a new manifesto would cut the number of people relying on food banks?


Getting more people into jobs. That is a bit like the old Monty Python


Getting more people into jobs. That joke about blue Peter, isn't it? Did


lots of trenches and film absorb water. Of course growing the economy


would help people not going to fit bikes but there is nothing


mentioning new manifesto and that is bikes but there is nothing


not a specific proposal. If you look at the SNP government's own, every


year they must publish a big paper on poverty in this country that


shows that poverty levels are down, income is up, there are fewer people


in poverty in Scotland that there has been, few people in child


poverty and that this is specifically because even the


Scottish Government acknowledges this, more people in Scotland are in


employment and more people have more hours of deployment than previously.


Many people will say what world is she living in when we have had a


report from the Castle trust seeing the number of people visiting fit


bikes in Scotland is up by 30% at the rate of increase in Scotland is


higher than the rate of increase in the rest of the UK. You have not


told me anything specifically about food banks. F I was quoting my own


figures they would be right to say that, but I am quoting the figures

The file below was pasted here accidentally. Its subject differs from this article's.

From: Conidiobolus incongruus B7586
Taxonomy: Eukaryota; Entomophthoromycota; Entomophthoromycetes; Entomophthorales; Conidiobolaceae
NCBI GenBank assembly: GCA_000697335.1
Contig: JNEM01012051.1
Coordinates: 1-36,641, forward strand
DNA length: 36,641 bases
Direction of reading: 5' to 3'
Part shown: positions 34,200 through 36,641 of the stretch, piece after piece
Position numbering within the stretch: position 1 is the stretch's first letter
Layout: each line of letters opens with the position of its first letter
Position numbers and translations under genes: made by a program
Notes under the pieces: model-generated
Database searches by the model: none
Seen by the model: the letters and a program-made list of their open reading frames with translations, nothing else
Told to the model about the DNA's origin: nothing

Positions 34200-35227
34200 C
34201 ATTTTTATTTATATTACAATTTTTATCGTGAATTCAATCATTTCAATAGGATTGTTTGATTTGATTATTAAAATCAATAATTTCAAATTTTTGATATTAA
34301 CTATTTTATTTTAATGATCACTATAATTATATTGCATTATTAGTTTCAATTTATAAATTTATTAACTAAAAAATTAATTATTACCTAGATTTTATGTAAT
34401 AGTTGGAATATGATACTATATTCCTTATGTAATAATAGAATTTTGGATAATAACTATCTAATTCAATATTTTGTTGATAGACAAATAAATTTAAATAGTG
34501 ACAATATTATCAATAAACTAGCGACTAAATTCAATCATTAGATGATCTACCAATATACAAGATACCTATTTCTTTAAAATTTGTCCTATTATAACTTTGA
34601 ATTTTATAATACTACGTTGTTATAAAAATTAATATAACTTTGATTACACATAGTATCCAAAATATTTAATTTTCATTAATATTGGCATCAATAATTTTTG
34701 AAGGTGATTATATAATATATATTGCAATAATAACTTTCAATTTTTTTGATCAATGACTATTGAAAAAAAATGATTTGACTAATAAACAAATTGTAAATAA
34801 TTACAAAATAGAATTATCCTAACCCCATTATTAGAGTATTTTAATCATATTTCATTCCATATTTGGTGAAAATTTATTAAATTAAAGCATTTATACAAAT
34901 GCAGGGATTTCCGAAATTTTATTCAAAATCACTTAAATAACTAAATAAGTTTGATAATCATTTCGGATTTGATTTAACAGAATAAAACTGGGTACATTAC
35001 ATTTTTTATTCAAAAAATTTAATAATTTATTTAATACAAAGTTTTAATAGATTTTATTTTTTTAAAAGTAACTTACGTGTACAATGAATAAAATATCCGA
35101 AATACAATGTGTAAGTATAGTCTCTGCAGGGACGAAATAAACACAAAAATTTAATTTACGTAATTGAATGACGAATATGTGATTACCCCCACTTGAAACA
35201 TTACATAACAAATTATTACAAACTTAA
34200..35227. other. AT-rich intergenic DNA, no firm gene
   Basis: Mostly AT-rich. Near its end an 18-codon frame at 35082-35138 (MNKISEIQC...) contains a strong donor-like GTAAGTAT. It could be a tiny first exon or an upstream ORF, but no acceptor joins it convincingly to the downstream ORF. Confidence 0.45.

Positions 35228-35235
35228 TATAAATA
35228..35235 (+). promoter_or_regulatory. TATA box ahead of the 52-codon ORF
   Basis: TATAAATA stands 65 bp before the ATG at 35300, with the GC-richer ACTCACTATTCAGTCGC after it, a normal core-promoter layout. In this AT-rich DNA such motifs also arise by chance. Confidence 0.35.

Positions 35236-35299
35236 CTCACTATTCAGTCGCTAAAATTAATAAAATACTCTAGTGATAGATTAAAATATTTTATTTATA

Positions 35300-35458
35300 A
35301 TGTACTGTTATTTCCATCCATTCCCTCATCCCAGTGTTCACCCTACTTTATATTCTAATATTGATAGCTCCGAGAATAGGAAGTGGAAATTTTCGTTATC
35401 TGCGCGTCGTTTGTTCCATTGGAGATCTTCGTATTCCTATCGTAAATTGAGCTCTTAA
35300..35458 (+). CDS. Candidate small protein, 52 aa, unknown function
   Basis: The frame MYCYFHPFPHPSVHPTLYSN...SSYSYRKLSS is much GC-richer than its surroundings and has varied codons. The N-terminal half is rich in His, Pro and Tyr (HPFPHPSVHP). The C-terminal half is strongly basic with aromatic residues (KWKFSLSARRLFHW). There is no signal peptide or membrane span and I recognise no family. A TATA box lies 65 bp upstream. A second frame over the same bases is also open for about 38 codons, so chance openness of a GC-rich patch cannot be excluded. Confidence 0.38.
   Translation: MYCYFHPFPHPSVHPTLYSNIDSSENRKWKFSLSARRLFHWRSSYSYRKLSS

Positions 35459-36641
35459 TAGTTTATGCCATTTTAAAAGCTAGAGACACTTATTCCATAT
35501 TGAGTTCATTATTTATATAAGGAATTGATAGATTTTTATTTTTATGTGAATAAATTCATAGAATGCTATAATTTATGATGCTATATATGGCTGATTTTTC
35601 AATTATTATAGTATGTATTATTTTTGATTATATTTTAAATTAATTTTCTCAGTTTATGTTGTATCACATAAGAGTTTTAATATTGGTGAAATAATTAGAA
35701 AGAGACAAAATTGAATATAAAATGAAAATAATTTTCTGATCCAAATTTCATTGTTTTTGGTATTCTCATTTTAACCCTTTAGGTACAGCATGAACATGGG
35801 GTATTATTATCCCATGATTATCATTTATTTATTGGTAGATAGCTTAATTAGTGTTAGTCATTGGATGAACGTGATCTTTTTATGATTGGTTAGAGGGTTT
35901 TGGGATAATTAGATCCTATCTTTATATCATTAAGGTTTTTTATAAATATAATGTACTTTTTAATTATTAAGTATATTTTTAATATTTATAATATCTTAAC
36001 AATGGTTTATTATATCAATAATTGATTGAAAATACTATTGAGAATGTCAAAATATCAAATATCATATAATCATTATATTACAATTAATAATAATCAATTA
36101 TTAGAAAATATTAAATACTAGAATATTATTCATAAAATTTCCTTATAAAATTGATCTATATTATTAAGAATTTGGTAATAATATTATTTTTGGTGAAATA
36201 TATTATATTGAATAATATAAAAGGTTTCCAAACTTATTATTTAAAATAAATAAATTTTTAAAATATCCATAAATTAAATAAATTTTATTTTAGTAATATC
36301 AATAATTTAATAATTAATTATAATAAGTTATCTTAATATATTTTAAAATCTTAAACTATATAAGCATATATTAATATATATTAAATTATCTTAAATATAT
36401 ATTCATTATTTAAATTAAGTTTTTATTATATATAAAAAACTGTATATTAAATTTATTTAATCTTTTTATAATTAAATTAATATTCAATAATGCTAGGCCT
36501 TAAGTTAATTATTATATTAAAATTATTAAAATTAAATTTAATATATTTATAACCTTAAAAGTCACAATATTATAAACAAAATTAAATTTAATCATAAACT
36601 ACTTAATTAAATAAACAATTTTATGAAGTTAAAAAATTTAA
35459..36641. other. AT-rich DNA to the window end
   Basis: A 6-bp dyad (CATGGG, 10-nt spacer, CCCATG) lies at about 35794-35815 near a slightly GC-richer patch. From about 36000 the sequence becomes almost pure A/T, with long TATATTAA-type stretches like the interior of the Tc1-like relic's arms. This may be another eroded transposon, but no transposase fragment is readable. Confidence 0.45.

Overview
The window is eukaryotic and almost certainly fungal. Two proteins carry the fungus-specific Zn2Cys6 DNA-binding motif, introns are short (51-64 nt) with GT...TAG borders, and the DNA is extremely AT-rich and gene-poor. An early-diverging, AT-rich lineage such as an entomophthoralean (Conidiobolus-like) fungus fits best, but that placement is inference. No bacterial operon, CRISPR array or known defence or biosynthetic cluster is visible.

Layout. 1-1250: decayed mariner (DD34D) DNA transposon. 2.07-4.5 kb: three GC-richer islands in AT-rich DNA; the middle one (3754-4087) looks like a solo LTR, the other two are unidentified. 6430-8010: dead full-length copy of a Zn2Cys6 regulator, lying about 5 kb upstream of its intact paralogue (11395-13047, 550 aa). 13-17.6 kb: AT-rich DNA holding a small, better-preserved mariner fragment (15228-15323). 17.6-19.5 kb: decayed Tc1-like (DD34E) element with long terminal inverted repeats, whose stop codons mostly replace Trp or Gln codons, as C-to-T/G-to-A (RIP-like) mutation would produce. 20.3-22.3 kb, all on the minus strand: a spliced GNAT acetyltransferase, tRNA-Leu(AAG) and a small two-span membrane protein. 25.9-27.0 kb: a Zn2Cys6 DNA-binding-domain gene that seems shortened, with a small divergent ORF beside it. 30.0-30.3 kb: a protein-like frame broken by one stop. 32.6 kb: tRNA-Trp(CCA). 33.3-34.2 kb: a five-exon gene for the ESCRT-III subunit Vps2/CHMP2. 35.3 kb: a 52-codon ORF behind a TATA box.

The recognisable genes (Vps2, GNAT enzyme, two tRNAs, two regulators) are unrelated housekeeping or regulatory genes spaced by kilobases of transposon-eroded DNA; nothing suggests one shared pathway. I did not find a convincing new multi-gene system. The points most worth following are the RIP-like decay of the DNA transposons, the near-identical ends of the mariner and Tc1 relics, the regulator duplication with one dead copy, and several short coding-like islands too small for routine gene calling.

from the Scottish Government. Your specific proposals were not to


anything about food banks apart from creating jobs. We want to cut the


appointed by for disabled people, we want to use our powers to insure we


have a dedicated appointed agency, we want to grow the Scottish


economy, freeze business rates to allow people to hire more people and


create more skills for people leaving education that do not find a


place in college. We want to increase the number of


apprenticeships. If I were a young man or woman... This is more people,


very specific policies. If I were a young man or woman who has perhaps


had relationship problems and mental health problems, lost her job, I


have been sanctioned for some reason or other by the DWP, been refused an


emergency loan and I were watching this before visiting the feedback I


would think, well that is just waffle. There's nothing there that


specifically addresses by problem. If you want specific segment that


worked choice, and it which exists to help people who have either